On the aging of organisms and their cells

Research output: Contribution to journalArticle

10 Scopus citations

Abstract

An explanation of organismic ageing based on a limited division capacity of dividing cells is difficult to reconcile with much of the available data. The physiology of cells in ageing organisms tends, on the contrary, to suggest that organisms age as a result of degeneration in their non-dividing cell populations. Senescence in these non-mitotic cells resembles the ageing of the non-dividing fraction of cell cultures clonally senescing, or maintained in long-term quiescence invitro. As cultures of diploid human fibroblasts senesce there is an accumulation of non-dividing cells. Alterations in these post-mitotic cells can explain the senescent properties of late passage cultures. It is proposed that during the invitro senescence of fibroblast cultures, cell ageing results from, as opposed to causes, the absence of mitosis. Cell ageing may primarily result from changes in the chromatin induced by the non-mitotic state.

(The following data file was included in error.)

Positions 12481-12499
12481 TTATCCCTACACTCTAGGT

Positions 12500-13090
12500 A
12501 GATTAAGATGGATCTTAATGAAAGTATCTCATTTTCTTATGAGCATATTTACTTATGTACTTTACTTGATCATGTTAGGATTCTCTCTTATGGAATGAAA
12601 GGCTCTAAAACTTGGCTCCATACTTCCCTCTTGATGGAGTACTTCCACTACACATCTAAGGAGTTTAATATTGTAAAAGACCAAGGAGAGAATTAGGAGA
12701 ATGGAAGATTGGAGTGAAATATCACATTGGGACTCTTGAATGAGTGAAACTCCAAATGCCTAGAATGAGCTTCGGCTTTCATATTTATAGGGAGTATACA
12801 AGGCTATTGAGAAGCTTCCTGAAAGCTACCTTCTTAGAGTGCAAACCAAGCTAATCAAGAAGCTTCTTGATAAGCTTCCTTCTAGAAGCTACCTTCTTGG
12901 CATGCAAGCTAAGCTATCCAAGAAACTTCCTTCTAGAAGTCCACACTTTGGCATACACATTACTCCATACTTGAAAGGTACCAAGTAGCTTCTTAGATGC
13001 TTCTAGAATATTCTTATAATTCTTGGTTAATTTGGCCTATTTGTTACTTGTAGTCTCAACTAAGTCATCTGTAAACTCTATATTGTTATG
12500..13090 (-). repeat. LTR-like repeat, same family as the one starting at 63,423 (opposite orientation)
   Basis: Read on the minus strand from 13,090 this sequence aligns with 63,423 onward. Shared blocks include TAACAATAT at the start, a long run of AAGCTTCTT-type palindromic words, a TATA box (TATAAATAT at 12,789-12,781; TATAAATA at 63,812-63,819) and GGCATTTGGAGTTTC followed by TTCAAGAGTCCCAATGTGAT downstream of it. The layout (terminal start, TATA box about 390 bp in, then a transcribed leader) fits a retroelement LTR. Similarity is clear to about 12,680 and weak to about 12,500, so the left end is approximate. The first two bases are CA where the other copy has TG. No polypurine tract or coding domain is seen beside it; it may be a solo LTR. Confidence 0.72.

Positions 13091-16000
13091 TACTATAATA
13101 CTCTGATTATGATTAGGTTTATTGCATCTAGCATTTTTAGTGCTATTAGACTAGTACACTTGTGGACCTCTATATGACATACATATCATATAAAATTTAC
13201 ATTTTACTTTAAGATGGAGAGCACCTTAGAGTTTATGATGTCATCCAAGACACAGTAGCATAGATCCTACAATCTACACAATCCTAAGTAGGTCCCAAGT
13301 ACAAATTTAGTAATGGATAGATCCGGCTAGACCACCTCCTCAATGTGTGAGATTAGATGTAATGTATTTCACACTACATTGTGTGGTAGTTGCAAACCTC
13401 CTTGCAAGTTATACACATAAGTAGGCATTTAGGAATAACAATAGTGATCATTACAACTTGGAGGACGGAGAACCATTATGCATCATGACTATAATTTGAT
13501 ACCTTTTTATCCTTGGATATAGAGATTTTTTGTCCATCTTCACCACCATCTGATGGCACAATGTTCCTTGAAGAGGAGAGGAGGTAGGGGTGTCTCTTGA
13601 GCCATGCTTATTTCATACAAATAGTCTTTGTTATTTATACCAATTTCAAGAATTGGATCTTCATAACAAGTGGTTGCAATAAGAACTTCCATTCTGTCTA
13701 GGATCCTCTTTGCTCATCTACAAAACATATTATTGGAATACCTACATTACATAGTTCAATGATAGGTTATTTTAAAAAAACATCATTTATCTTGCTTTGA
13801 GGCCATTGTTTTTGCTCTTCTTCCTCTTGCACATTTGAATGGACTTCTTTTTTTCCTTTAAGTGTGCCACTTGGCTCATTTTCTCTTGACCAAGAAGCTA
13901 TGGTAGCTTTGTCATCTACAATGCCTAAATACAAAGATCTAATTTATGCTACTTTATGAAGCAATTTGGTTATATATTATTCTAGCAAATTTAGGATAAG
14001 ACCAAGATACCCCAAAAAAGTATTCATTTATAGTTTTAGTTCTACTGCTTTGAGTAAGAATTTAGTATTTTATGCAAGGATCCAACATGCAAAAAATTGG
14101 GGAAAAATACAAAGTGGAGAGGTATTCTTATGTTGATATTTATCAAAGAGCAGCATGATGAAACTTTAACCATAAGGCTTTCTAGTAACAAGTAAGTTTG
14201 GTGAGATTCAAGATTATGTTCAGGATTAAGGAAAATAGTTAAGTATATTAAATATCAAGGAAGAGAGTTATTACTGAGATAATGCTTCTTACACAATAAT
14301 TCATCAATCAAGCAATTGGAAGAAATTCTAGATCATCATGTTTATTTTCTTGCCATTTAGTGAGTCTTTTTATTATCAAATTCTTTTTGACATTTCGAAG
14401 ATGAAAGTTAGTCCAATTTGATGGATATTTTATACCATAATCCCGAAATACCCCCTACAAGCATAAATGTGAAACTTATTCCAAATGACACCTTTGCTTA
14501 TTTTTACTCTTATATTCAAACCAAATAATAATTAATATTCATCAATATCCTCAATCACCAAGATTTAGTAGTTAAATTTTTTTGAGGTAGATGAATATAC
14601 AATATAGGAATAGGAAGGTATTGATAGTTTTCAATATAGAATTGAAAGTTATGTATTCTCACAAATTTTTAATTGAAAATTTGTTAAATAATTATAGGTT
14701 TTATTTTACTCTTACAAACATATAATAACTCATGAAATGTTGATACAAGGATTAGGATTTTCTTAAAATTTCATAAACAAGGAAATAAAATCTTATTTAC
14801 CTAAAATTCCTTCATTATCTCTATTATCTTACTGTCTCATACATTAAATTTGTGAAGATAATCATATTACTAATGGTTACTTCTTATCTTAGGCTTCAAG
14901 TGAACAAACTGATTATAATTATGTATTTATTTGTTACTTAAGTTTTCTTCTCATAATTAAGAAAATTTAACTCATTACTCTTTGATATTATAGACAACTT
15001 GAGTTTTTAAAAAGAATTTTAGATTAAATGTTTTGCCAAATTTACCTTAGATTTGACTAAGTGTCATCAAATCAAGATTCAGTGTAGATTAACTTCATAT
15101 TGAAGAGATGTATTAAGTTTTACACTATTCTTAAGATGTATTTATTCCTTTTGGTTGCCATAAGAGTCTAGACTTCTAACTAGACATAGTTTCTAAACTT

Original languageEnglish (US)
Pages (from-to)53-66
Number of pages14
JournalMedical Hypotheses
Volume5
Issue number1
DOIs
StatePublished - Jan 1979

Keywords

  • Ageing
  • cell cycle
  • chromatin

ASJC Scopus subject areas

  • Medicine(all)

Fingerprint Dive into the research topics of 'On the aging of organisms and their cells'. Together they form a unique fingerprint.

  • Cite this